Like Blair and machine politicians everywhere, Polisena is inundated by a constant stream of favor seekers. Unlike boss rule in Johnston's old days, Polisena says he tries to help his constituents, so long as they don't ask him to break the law, which they sometimes do. "People come in here. They'll ask for something off the wall. I tell them . . . . 'I can't do that [often because it's illegal], but I can do this," the mayor told us.

In exchange, Johnston's Polisena-much like Blair in Elliott County-demands loyalty. "If you're not a Democrat in Johnston, you would never get anything, you wouldn't even get your street swept," one local told us. True or not, that's what Johnstonians believe. For this reason, Johnstonians often only expressed reservations about the mayor's rule "off the record." One accounted for their reluctance by saying,"You know how this town is."

Trump fashions himself more an old-style Democratic boss in the mold of a Blair or Polisena than a modern Republican. Like these men, Trump offers his supporters not a grand ideological vision, but rather a promise to take care of them by cutting deals-and corners if need be.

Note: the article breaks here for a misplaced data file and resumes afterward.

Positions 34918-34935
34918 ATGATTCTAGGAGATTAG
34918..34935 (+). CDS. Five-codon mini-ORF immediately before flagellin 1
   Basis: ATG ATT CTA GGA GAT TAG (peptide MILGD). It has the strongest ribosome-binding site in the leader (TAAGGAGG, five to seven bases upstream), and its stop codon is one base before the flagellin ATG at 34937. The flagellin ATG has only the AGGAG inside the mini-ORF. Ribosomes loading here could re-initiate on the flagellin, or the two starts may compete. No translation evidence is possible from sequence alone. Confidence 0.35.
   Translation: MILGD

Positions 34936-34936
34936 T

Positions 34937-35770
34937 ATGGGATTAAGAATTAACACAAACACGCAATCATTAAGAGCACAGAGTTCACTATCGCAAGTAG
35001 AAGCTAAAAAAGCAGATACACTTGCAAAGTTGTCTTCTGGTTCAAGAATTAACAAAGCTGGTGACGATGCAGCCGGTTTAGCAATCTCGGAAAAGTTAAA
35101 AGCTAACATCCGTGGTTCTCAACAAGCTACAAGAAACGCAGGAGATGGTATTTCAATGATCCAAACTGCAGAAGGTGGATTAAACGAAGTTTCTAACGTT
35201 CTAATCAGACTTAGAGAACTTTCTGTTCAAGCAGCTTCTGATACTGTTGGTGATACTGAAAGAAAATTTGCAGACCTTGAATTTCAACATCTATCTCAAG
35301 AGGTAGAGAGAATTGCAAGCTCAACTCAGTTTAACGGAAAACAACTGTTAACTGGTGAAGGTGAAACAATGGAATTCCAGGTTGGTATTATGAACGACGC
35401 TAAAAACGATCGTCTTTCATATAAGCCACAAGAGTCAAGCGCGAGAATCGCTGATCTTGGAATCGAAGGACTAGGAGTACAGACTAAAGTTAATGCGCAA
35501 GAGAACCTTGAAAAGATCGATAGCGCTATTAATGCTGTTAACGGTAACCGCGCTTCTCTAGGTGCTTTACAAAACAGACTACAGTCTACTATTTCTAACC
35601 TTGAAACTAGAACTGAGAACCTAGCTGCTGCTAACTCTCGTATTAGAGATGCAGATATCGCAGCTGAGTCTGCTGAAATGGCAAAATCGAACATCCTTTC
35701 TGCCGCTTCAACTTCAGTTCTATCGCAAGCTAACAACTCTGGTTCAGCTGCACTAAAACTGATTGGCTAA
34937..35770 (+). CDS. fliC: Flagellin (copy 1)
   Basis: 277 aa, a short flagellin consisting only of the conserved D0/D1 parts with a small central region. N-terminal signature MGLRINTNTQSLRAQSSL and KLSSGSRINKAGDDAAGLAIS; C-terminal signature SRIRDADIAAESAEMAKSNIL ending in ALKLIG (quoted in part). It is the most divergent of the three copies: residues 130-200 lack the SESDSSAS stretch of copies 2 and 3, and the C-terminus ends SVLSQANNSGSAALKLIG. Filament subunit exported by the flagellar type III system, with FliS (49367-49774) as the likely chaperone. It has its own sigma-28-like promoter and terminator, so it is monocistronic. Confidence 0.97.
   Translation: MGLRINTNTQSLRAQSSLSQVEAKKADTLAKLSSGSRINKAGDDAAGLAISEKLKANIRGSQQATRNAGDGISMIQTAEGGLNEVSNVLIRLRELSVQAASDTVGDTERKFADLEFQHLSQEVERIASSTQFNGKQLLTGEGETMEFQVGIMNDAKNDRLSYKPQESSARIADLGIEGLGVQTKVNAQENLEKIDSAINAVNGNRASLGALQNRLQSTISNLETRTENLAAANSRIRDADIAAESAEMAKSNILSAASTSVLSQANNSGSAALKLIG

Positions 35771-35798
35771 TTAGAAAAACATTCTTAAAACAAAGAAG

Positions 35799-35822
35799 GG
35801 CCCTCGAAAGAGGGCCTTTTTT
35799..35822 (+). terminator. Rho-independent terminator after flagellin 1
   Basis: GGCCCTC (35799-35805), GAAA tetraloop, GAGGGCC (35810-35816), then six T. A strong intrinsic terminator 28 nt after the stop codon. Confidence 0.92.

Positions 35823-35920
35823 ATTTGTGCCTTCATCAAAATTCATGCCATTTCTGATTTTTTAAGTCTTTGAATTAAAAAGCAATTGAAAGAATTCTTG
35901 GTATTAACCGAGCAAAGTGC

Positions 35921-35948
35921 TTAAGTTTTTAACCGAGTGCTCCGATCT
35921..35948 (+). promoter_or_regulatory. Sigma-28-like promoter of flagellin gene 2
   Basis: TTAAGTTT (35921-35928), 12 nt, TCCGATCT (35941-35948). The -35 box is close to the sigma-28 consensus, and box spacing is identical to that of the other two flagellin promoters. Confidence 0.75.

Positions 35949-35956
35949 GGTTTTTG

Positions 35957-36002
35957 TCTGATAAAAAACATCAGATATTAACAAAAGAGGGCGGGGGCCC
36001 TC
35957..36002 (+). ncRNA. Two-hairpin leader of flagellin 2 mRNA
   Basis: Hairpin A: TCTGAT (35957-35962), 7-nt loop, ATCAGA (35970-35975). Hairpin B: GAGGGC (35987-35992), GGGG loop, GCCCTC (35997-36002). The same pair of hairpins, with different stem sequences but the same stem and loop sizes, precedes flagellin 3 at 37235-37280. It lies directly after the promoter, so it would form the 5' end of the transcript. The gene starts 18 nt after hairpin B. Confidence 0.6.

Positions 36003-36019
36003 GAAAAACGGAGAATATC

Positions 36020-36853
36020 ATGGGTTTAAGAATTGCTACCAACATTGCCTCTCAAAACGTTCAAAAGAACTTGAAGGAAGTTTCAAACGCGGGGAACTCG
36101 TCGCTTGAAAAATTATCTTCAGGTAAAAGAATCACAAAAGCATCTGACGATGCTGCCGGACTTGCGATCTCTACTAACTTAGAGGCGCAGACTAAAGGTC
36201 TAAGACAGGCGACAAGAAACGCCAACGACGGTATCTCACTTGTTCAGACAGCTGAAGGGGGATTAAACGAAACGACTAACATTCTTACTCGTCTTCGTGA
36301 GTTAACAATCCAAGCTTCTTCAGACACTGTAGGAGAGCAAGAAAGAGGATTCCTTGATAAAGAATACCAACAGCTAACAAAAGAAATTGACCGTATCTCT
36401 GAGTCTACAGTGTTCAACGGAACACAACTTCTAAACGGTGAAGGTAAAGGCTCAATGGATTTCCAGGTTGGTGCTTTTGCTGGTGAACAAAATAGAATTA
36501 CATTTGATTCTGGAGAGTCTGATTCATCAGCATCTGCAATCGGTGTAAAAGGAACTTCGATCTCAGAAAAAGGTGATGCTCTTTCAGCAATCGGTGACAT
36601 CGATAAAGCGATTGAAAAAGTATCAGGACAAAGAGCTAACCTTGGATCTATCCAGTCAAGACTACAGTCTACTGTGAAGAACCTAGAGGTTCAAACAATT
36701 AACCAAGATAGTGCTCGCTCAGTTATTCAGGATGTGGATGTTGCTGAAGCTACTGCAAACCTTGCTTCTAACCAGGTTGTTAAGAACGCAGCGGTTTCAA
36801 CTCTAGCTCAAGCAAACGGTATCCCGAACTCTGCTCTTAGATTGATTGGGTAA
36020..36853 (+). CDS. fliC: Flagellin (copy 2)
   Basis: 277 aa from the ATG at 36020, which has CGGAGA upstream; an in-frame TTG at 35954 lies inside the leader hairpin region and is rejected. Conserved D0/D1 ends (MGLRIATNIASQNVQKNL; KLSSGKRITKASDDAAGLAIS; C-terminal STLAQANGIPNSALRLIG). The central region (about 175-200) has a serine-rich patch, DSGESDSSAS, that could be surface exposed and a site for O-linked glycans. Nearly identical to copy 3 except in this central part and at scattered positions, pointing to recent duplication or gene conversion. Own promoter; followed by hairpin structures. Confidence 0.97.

These boss-centered Democratic communities and the Trump White House have also indulged in nepotism. Many are appalled that Trump was set to appoint his daughter Ivanka and her husband Jared Kushner, who are neither public health experts nor economists, to the Council to Reopen America. But in the towns we visited, extended family ties are often the basis of common enterprises, including politics. In Johnston a handful of family cliques control town politics. Thus, it seemed normal to people we talked to that Trump's relatives would play important roles in his administration. As one Johnstonian told us, "What do you want his kids to do?" "They're backing their father."

The Democratic machine in Johnston has been stitched together by extended ties that link families across generations, including the Lombardis, the Uccis, and the Delfinos. Mayor Polisena's son-Joe Polisena, Jr.-was just recently elected to the town council. This continuity of families in politics builds trust and familiarity among local supporters.

Donald would have been an ideal governor of IL.

Posted by orrinj at 12:00 AM


Trump in Walter Reed Photo-Op Signs Blank Paper to Show He's Well and 'Relentless'
(KHALEDA RAHMAN, 10/4/20, Newsweek)

President Donald Trump was seen in a photo taken at Walter Reed National Military Medical Center apparently signing a blank piece of paper with a marker, further undermining the credibility of the White House when it comes to the president's health.